Authentication means that the recipient is sure of the sender’s identity, that is, no importer has sent the message.

Non-repudiation

Non-repudiation means that the receiver must be able to prove that the received message came from a specific sender. The sender should not refuse to send a message that he or she sends. The burden of proving identity falls on the receiver. For example, if a customer sends a request to transfer money from one account to another, the bank must have proof that the customer has requested for the transaction.

Types of Computer network security

Firewall

Firewalls put a barrier between your trusted internal network and external networks such as the Internet. They use a set of defined rules to allow or block traffic. A firewall can be hardware, software, or both. Cisco provides integrated threat management (UTM) devices and threat-focused next-generation firewall

Hardware and software firewall

Hardware firewalls are standalone products. They are also found in broadband routers. Most hardware firewalls provide a minimum of four network ports to connect to other computers. Business networking firewall solutions are available for large networks – eg, for business purposes.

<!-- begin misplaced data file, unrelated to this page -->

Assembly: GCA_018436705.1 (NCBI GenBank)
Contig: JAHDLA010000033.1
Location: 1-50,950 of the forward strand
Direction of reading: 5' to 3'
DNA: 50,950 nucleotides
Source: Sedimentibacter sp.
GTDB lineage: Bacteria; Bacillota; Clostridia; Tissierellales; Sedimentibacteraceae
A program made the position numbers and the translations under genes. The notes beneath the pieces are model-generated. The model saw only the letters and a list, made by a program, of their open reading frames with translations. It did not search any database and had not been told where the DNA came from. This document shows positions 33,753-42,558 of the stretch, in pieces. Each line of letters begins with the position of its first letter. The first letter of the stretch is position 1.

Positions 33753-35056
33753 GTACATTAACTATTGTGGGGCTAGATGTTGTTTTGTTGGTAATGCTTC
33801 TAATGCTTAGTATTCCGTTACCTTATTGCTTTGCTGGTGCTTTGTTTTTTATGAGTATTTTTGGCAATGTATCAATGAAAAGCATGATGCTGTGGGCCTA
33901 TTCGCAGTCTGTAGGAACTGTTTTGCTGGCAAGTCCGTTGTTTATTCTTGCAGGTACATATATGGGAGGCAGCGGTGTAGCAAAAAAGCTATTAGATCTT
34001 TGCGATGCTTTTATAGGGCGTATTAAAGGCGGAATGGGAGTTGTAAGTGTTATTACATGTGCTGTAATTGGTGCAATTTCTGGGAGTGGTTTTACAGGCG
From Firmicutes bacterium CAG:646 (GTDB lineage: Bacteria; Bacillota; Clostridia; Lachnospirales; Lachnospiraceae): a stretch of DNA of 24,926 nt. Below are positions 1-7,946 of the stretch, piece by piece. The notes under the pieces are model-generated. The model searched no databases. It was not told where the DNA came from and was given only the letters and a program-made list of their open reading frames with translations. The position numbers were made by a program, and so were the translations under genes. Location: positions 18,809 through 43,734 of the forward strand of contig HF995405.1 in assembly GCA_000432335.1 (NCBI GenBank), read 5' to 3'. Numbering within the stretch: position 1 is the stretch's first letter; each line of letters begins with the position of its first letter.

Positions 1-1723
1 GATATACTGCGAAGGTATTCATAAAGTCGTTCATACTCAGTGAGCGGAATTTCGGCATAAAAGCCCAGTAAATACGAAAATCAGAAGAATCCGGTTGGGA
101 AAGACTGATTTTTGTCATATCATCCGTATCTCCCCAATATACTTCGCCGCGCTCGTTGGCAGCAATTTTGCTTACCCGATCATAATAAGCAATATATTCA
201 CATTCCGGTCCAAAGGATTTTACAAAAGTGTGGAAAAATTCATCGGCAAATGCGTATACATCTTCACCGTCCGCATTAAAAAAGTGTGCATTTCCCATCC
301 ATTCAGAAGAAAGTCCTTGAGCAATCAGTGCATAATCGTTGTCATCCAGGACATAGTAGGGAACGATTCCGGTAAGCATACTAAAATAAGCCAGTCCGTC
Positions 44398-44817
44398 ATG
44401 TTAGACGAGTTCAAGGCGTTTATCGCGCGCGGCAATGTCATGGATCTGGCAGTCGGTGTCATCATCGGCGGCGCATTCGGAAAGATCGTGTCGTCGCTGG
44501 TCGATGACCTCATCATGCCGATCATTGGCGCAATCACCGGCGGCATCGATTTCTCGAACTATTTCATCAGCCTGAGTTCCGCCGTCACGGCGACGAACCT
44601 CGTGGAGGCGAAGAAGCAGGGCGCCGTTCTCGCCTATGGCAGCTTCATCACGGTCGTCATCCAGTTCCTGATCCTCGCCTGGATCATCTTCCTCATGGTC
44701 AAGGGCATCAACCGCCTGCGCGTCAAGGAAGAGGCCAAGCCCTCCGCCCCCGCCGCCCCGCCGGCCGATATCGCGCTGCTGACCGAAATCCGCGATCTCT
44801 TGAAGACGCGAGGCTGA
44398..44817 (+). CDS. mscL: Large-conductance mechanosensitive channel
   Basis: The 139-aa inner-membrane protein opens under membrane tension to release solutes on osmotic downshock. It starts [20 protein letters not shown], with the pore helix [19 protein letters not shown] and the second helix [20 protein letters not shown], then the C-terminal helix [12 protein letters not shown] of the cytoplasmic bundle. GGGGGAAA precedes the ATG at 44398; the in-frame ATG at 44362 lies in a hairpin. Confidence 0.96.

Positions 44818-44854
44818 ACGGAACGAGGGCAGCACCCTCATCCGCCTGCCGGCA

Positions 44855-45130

Software firewalls are installed on your computer. A software firewall protects your computer from Internet threats.

Antivirus

“Malicious software” includes “malware”, viruses, worms, Trojans, ransomware, and spyware. Sometimes malware will infect a network but remain inactive for days or weeks. The best anti-malware programs not only scan for malware upon entry, but also continuously track files later to find anomalies, remove malware, and fix the damage.

Email security

Email Gateway is the number one threat vector for security breaches. Attackers use personal information and social engineering tactics to create sophisticated phishing campaigns to trick the recipient and send them to sites serving malware. An email security application prevents incoming attacks and controls outbound messages to prevent the loss of sensitive data.